The announcement was widely anticipated, but will finally take place this week, ESPN President John Skipper says in a memo to staff.

The cuts will affect about 300 people – equal to 4% of the 8,000-person staff.  People will be notified through Friday. The cuts are expected to be spread across the company, not targeting particular departments or businesses.

“We will be as supportive as we can during this transition, including providing a minimum of 60-days notice, a severance package reflective of [employees’] years of service, and outplacement benefits to help them find future employment,” Skipper says in his note.

He’s framing this as a proactive strategy to “reimagine our future, to embrace change and make the right choices for our business.” He adds that the “demand for sports remains undiminished, though the landscape we operate in has never been more complex.”

He specifically cites planned initiatives to offer ESPN on digital platforms, develop personalized ad sales, and deal with “current and future distribution partners.”

But others see things differently. Disney shares are down 7.2% since early August when execs told investors that ESPN, its cash cow, had lost more viewers than they anticipated — requiring them to lower a key financial target.

That “was apparently a wakeup call to the Street,” driving media stock prices down an average of 13%,” MoffettNathanson Research’s Michael Nathanson observed.

The company will talk to Wall Street again on November 5, when it releases earnings numbers for the quarter that ended in September. In the call, “cost controls at ESPN will be of focus,” especially following the layoff discussion, Stifel Research analyst Benjamin Mogil noted last week.

Yesterday RBC Capital Markets analyst David Bank said that he expects ESPN to “manage non-programming expenses to maintain margin integrity in the face of modest cord cutting revenue pressure.”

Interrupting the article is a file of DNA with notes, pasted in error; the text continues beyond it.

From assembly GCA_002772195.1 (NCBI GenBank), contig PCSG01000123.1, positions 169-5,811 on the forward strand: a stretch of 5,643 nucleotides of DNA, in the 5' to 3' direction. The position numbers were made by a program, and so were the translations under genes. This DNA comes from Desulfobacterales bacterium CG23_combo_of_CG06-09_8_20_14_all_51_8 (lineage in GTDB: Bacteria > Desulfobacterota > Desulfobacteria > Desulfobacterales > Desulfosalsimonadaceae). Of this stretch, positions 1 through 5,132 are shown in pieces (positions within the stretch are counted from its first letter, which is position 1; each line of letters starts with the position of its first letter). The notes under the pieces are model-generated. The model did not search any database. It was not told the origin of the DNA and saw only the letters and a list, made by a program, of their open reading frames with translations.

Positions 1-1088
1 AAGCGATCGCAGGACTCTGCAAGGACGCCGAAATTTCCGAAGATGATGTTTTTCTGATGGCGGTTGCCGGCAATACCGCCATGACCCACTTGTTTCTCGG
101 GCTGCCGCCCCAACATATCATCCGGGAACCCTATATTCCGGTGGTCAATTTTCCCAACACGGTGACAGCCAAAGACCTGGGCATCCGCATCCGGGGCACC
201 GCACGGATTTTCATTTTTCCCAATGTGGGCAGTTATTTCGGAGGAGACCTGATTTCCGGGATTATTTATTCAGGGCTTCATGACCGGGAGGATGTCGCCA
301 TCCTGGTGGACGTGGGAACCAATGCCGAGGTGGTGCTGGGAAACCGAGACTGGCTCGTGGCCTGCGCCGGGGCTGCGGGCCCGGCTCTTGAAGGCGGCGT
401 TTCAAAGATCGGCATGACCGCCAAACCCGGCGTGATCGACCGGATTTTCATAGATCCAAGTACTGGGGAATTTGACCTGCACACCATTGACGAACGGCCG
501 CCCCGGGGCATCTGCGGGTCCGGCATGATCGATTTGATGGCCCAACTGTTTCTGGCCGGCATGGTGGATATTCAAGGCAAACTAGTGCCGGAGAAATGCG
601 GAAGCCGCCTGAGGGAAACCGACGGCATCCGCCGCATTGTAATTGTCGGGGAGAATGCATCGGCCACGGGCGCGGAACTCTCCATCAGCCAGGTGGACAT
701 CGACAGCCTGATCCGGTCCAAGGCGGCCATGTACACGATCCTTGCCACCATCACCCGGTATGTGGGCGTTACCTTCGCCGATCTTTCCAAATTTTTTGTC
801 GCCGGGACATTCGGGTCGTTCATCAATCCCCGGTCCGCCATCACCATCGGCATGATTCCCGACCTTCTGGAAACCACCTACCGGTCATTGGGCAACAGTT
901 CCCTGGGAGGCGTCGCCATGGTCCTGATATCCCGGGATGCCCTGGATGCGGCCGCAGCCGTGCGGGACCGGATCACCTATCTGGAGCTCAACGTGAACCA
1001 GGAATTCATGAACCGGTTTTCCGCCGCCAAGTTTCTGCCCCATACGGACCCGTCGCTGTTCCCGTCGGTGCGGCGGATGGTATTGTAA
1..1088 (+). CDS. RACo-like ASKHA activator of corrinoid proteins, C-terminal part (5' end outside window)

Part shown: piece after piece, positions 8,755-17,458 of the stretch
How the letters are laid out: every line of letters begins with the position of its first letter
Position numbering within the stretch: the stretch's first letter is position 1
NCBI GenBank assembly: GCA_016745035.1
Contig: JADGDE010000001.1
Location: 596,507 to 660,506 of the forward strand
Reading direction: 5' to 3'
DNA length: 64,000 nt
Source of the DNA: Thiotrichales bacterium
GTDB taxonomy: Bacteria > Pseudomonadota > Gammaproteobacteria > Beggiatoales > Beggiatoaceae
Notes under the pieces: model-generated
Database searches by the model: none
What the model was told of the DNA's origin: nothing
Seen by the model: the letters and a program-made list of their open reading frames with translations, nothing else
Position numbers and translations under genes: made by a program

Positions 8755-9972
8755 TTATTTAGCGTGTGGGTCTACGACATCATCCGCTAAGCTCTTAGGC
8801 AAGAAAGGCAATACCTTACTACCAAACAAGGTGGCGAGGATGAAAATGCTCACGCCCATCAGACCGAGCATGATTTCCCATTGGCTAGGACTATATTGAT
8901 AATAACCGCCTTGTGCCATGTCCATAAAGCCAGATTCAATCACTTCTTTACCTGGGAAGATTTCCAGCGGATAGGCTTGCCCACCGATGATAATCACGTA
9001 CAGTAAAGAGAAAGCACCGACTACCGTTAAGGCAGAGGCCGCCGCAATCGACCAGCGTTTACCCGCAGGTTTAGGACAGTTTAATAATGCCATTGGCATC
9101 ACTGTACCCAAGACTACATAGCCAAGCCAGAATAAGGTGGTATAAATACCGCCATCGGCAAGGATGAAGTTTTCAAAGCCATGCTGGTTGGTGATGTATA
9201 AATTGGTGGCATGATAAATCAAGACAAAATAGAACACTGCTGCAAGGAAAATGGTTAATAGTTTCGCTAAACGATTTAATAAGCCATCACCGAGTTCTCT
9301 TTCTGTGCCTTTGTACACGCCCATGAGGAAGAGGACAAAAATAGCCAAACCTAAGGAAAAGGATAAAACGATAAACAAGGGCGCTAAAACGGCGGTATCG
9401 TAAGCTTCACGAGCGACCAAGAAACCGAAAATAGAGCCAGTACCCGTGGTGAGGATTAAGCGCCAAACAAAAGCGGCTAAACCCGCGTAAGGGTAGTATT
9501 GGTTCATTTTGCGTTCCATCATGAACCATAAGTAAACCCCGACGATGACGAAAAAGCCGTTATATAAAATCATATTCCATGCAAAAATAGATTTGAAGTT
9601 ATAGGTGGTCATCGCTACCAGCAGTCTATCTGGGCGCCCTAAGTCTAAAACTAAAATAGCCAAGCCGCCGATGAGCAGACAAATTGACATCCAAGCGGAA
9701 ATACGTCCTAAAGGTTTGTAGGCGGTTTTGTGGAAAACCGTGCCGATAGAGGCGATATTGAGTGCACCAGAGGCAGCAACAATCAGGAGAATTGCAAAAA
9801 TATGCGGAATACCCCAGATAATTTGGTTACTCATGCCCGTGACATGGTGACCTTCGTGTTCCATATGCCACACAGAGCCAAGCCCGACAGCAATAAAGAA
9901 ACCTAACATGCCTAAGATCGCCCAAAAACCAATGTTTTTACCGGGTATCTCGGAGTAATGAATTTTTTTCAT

Here’s Skipper’s note to the staff:

The demand for sports remains undiminished, though the landscape we operate in has never been more complex.

Our 36 years of continuous growth and success has been driven by our consistent willingness to reimagine our future, to embrace change and make the right choices for our business, including hard decisions that affect people who have been integral parts of our efforts.

Beginning today, we will be enacting a number of organizational changes at ESPN to better support our future goals – a process that will include the elimination of a number of positions, impacting friends and colleagues across the organization.

We carefully considered and deliberated alternatives before making each decision. The people who will be leaving us have been part of ESPN’s success, and they have our respect and appreciation for their contributions. We will be as supportive as we can during this transition, including providing a minimum of 60-days notice, a severance package reflective of their years of service, and outplacement benefits to help them find future employment.

These changes are part of a broad strategy to ensure we’re in position to make the most of new opportunities to build the future of ESPN. These ongoing initiatives include:

  • Constant and relentless innovation, including integrating emerging technology into all aspects of our business.
  • Enhancing our sales and marketing efforts with new tools and techniques that generate greater data, personalization and customization for our advertisers.
  • Integrating our distribution efforts to better serve current and future distribution partners with our industry leading networks and services.

No matter how many times we’ve adjusted course to lead the industry over the years, the decisions affecting our employees are never made lightly. It never gets any easier, but it’s a necessary part of our continued strategic evolution to ensure ESPN remains the leader in sports as well as the premier sports destination on any platform.

I realize this process will be difficult – for everyone – but we believe the steps we are taking will ultimately create important competitive advantages for our business over the long term. I sincerely appreciate your professionalism and continued support as we move forward to ensure the continued success of ESPN and assure sports fans everywhere the best is yet to come.

John